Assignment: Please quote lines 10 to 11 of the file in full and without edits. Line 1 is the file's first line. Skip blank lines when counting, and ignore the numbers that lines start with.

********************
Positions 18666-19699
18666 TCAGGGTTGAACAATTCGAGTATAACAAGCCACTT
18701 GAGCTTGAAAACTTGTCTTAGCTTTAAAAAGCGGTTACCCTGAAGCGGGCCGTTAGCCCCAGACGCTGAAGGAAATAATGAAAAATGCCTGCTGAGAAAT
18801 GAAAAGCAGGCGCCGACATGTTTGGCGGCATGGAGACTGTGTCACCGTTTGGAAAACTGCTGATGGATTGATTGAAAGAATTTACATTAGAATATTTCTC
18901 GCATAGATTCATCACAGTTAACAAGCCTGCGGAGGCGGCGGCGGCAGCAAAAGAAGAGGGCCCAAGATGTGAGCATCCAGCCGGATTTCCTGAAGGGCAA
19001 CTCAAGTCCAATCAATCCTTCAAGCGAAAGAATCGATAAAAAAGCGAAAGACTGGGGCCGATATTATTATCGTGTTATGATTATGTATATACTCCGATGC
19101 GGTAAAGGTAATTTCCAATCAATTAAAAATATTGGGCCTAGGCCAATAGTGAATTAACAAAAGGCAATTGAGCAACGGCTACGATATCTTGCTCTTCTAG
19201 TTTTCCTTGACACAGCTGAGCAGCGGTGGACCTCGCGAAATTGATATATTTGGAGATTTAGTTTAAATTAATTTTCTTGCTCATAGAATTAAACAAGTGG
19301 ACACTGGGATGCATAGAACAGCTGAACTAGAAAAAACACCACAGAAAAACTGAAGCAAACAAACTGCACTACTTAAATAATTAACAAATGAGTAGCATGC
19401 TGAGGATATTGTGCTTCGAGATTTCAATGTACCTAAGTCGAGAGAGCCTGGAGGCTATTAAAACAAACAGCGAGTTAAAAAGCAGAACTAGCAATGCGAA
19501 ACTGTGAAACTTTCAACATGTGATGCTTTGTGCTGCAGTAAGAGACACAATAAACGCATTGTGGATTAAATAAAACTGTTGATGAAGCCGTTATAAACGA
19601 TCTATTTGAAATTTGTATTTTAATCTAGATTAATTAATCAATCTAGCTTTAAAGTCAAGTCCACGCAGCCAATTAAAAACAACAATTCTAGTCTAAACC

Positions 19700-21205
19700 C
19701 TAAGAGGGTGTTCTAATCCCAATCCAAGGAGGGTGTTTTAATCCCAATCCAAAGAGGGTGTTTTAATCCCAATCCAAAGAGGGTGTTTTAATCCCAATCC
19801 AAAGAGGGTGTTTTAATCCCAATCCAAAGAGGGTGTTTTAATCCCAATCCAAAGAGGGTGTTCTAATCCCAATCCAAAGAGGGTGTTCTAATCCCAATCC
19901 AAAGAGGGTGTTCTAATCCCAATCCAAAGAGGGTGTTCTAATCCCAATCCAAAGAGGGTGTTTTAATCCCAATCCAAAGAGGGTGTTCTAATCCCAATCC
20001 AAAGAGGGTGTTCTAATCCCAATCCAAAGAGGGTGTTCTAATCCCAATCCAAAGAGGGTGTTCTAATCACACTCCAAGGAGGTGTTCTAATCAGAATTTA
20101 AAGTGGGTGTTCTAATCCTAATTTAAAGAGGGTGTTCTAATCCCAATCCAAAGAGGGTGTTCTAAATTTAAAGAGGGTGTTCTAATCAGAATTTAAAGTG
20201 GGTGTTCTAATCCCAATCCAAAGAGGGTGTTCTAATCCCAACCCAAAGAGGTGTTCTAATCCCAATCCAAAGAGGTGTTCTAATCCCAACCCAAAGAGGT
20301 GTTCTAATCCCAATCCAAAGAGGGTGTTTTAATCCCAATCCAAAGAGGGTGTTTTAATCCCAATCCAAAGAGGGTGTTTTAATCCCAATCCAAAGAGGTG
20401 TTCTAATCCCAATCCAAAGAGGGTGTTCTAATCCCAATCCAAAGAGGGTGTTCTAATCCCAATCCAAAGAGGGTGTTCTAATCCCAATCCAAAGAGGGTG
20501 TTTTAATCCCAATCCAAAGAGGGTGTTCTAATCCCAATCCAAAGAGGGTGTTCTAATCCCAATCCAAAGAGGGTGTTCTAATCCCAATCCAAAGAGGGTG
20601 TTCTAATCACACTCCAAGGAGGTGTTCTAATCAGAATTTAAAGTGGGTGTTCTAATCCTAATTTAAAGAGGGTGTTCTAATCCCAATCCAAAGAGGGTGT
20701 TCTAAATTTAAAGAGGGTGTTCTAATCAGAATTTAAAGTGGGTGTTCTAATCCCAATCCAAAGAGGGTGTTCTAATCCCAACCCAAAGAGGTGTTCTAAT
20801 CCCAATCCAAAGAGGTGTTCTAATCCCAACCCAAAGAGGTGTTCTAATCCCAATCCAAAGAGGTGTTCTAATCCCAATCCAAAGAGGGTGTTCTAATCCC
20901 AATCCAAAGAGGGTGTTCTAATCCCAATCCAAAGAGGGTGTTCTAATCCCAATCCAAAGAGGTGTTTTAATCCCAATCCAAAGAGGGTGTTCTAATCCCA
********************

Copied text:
19401 TGAGGATATTGTGCTTCGAGATTTCAATGTACCTAAGTCGAGAGAGCCTGGAGGCTATTAAAACAAACAGCGAGTTAAAAAGCAGAACTAGCAATGCGAA
19501 ACTGTGAAACTTTCAACATGTGATGCTTTGTGCTGCAGTAAGAGACACAATAAACGCATTGTGGATTAAATAAAACTGTTGATGAAGCCGTTATAAACGA